Joint Resolution approved 3 March, 1921, 41 Stat., 1360, provides :
“ And any Act of Congress, or any provision of any such Act, that by Its terms is in force only during the existence of a state of war, or during such state of war and a limited period of time thereafter, shall be construed and administered as if such war between the Governments and people aforesaid terminated on the date when this resolution becomes effective, any provision of such law to the contrary notwithstanding; *
In view of the fact that enlisted men of the Navy who first enlisted on or after 3 March, 1921, will not have served in the Navy during the war with the German Government, your decision is requested as to whether or not, such men who may be discharged under honorable conditions prior to the expiration of their enlistments are entitled to travel allowance authorized in the Act of 28 February, 1919.
The Supreme Court, in United States v. Sweet, 189 U. S., 471, held that a soldier discharged at his own request and for his own pleasure or convenience was not entitled to travel pay and commutation of subsistence provided in section 1290, Revised Statutes, as amended by the act of February 27, 1877, 19 Stat., 243, 244. The language of that act—“when discharged from the service, except by way of punishment for an offense "—is identical with the language of the act of June 3, 1916, 39 Stat., 217, which provided travel allowance to discharged soldiers. The act of February 28, 1919, amending the act of June 3, 1916, changed the term “when discharged from the service, except by way of punishment for an offense,” to “honorably discharged.” The court's construction in the decision cited above was in accord with a long-continued construction of the War Department, the agency charged with the execution of the statute. In deci. sion of the Comptroller of the Treasury that construction was applied to the act of March 2, 1901, 31 Stat., 902, which authorized travel allowance to soldiers “when discharged from the service, except by way of punishment for an offense.” See 13 Comp. Dec., 686.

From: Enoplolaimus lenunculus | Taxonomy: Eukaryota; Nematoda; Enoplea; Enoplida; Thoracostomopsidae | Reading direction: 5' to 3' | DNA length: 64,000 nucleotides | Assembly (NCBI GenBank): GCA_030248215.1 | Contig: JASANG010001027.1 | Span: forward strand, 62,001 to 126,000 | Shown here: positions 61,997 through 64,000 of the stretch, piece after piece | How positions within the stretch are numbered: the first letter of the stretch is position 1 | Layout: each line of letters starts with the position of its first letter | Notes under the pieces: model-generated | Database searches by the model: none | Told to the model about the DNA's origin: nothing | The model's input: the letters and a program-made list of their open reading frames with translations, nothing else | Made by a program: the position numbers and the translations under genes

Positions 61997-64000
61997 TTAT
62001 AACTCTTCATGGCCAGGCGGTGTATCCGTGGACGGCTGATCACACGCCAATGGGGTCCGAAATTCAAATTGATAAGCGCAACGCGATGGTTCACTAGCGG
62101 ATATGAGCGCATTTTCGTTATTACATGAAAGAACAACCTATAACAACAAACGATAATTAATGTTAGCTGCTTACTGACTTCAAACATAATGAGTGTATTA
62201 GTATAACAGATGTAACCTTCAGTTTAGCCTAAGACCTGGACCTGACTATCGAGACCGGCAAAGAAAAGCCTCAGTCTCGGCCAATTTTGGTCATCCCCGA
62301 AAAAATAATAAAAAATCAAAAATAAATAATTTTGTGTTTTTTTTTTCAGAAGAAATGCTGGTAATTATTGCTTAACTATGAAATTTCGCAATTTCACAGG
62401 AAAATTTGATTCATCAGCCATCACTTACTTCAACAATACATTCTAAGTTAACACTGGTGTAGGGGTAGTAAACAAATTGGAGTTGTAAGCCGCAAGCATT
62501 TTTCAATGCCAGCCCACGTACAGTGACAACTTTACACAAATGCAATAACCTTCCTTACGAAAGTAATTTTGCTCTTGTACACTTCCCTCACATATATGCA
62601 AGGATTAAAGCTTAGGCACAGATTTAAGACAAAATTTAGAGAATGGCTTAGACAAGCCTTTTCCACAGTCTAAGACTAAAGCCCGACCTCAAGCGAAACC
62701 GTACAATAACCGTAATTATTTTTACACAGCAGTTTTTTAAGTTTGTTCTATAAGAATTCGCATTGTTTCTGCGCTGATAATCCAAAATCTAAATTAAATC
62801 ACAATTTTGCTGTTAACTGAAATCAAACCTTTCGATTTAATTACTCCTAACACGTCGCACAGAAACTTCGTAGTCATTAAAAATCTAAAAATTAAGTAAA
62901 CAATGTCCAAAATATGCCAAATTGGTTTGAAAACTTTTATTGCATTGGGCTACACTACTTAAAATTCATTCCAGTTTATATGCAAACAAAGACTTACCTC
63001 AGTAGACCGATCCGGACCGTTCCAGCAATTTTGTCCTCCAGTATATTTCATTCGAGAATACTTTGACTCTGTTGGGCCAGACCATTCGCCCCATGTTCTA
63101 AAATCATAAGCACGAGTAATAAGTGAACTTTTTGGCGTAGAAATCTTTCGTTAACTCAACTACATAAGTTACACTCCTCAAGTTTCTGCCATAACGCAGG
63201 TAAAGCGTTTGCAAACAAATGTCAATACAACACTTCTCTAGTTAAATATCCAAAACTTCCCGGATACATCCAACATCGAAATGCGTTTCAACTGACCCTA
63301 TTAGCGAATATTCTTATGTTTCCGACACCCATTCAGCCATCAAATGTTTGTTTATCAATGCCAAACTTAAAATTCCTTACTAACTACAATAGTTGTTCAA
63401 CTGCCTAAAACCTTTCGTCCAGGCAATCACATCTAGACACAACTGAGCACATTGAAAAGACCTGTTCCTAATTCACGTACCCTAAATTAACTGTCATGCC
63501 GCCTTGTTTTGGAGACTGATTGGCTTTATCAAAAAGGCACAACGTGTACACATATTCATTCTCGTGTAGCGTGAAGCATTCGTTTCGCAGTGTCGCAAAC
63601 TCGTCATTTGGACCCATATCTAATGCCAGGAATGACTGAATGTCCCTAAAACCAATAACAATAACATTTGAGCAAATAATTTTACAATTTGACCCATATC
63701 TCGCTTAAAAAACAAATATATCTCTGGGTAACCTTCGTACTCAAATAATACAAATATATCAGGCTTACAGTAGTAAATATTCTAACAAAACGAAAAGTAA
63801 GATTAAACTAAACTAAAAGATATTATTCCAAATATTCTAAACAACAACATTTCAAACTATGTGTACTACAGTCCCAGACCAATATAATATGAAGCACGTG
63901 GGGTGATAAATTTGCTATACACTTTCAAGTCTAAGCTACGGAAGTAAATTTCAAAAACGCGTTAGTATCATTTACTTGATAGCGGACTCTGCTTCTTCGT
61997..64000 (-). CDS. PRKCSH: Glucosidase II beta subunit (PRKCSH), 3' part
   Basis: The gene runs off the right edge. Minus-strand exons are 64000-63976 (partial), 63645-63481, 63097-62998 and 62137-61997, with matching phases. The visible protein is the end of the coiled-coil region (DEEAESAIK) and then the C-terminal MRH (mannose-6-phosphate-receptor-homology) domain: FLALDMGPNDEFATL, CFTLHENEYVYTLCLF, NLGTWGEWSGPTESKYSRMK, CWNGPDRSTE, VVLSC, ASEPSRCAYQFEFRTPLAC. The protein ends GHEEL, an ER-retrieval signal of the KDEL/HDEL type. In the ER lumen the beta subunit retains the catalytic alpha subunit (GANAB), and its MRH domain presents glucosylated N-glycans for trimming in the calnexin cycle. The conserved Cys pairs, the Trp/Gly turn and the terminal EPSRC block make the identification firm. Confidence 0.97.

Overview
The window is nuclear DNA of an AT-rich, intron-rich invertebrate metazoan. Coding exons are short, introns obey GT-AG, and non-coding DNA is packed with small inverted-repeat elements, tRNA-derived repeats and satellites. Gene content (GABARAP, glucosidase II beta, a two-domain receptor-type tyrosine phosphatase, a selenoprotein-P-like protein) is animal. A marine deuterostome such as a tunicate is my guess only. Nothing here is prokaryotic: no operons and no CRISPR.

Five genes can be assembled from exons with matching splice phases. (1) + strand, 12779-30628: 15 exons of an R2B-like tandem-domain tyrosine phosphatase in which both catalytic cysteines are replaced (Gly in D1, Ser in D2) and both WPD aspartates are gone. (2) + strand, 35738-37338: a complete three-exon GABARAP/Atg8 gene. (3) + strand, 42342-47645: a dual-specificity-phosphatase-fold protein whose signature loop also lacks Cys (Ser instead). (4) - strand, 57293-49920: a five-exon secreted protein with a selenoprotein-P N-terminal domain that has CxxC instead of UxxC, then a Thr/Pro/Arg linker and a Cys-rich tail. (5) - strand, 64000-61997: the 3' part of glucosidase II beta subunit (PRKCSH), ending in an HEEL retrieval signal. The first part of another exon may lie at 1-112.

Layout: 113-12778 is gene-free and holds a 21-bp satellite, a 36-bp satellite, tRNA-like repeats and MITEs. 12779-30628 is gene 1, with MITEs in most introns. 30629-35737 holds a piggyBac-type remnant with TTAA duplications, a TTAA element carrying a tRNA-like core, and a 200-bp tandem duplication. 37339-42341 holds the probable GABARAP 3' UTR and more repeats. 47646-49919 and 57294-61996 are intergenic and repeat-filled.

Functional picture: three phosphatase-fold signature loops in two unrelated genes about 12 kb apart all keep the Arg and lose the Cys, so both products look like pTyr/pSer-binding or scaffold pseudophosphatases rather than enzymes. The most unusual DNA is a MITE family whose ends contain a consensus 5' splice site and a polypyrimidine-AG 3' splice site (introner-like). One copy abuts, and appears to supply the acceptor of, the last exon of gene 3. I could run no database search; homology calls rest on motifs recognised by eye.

It is apparent, therefore, that under the several acts authorizing travel allowance to discharged soldiers prior to February 28, 1919, a soldier discharged before expiration of his enlistment and for his own convenience was not entitled to travel allowance. Though, as stated above, the act of February 28, 1919, has substituted the term " honorably discharged” for the former term “ discharged, except by way of punishment for an offense,” I am of opinion that such